The revelations have renewed debate over surveillance in the United States and overseas in the name of fighting terrorism, with supporters saying the programs revealed by Snowden are legal and have helped stop terror plots. Civil liberties advocates, however, call the measures dangerous and unacceptable intrusions.
Such criticisms have put Obama and his allies on the issue -- both Democrats and Republicans -- on the defensive against mounting criticisms from a similarly bipartisan group of critics demanding changes to rein in the programs.
There also is a sharp division among Americans over the issue.
A Gallup poll released Wednesday found that 44% of Americans believe Snowden did the right thing by releasing details about the classified surveillance programs, while 42% said it was wrong and 14% said they were unsure.
The poll for that question had a 6% margin of error.
It also found that more Americans disapprove than approve of the government's surveillance programs, 53% to 37%. Ten percent had no opinion.
The poll for that question had a 4% margin of error.
Those differences were on display Wednesday when Alexander, the director of the National Security Agency, testified at a hearing into cybersecurity technology and civil liberties.
Officials have been unable to explain controversial data mining programs because they have been classified, Alexander testified.
But Alexander rejected the Snowden's claim that the NSA could tap into any American's phone or computer.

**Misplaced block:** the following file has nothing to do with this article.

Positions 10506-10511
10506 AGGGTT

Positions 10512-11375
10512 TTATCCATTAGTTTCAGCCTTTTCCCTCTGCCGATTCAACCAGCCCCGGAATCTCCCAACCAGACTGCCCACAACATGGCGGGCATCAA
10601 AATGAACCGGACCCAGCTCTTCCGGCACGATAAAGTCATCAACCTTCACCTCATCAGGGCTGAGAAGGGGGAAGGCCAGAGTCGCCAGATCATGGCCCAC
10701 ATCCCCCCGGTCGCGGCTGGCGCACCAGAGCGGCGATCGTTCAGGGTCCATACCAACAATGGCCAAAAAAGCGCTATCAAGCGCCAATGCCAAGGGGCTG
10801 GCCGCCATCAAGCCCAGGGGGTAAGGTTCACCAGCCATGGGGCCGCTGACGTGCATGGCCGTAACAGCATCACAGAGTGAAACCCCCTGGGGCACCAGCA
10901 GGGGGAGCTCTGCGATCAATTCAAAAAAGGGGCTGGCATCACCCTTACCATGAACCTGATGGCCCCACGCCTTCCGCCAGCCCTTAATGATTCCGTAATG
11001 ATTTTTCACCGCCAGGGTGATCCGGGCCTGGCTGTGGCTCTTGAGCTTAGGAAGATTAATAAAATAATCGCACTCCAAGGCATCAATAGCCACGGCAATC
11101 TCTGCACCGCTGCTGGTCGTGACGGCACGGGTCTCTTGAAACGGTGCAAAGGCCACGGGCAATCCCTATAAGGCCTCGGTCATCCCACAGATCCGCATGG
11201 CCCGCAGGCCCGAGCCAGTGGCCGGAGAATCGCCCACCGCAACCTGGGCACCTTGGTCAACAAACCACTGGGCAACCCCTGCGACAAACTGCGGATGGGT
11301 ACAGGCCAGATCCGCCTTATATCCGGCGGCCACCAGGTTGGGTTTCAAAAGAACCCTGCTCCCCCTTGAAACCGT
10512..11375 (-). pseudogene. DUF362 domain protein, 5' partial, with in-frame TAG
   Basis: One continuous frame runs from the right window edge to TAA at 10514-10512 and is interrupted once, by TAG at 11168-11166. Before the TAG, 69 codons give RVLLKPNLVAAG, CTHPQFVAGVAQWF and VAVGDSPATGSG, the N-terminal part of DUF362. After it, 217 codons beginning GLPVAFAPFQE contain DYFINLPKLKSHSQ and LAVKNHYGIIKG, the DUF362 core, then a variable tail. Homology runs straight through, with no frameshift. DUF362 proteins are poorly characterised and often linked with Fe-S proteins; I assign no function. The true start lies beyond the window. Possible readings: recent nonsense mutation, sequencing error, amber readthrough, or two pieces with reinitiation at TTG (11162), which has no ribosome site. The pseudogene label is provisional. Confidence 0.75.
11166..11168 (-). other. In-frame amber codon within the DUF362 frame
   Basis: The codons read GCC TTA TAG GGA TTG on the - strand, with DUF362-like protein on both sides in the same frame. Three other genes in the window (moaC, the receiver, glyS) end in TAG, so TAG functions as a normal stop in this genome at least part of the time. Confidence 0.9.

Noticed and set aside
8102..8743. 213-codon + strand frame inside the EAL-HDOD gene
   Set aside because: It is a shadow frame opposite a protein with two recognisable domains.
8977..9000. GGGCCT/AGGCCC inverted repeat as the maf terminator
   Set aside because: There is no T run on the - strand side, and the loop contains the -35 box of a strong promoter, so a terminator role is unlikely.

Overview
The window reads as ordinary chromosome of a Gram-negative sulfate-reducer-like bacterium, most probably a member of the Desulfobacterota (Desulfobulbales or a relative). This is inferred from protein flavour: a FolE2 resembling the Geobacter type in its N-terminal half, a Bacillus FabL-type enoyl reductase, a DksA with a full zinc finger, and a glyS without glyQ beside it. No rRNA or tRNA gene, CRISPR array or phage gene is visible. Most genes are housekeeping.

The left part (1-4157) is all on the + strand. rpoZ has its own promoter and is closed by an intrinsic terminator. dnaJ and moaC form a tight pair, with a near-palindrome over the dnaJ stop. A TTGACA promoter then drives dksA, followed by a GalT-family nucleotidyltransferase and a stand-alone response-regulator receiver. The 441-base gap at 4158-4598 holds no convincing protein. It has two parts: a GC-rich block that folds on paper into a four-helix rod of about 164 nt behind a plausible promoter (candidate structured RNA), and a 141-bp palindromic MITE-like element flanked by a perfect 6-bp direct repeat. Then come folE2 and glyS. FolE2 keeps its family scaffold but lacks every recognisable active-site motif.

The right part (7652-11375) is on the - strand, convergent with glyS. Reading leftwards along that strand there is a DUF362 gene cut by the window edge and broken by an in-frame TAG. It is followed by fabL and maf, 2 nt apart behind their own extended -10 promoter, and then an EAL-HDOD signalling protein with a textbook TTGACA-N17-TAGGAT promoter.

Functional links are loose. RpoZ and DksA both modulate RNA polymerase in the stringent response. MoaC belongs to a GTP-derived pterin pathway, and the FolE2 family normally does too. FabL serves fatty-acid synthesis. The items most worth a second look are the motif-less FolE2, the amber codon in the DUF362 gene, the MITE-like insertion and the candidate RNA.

"I know of no way to do that," Alexander said.
But he testified that phone records obtained by the government helped prevent "dozens" of terrorist events.
He would not discuss disrupted plots broadly, saying they were classified. But he did say federal data mining appeared to play a role in helping to disrupt a plot in recent years to attack the New York subway system.
Alexander said information developed overseas was passed along to the FBI, which he said was able to identify eventual suspect Najibullah Zazi in Colorado and ultimately uncover a plot. Zazi pleaded guilty to terror-related charges in 2010.
While not on the roster for Wednesday's hearing, another administration official in the spotlight is Director of National Intelligence James Clapper, whom Democratic Sen. Ron Wyden has singled out for how he answered questions about the telephone surveillance program in March.
In March, Wyden asked Clapper whether the NSA collects "any type of data at all on millions or hundreds of millions of Americans?"
"No sir," Clapper said.
On Saturday, Clapper told NBC News that he answered in the "most truthful or least most untruthful manner" possible.
Clapper told NBC that he had interpreted "collection" to mean actually examining the materials gathered by the NSA.
He previously told the National Journal he had meant that "the NSA does not voyeuristically pore through U.S. citizens' e-mails," but he did not mention e-mails at the hearing.
Fallout over revelations about the NSA's intelligence-gathering has reached the European Union's governing body, where Vice President Viviane Reding raised concerns that the United States may have targeted some of its citizens.
Reding said she plans to raise the issue during a meeting Friday with U.S. Attorney General Eric Holder.
"The respect for fundamental rights and the rule of law are the foundations of the EU-U.S. relationship. This common understanding has been, and must remain, the basis of cooperation between us in the area of Justice," Reding, the EU commissioner for justice, said Wednesday.
"Trust that the rule of law will be respected is also essential to the stability and growth of the digital economy, including transatlantic business. This is of paramount importance for individuals and companies alike."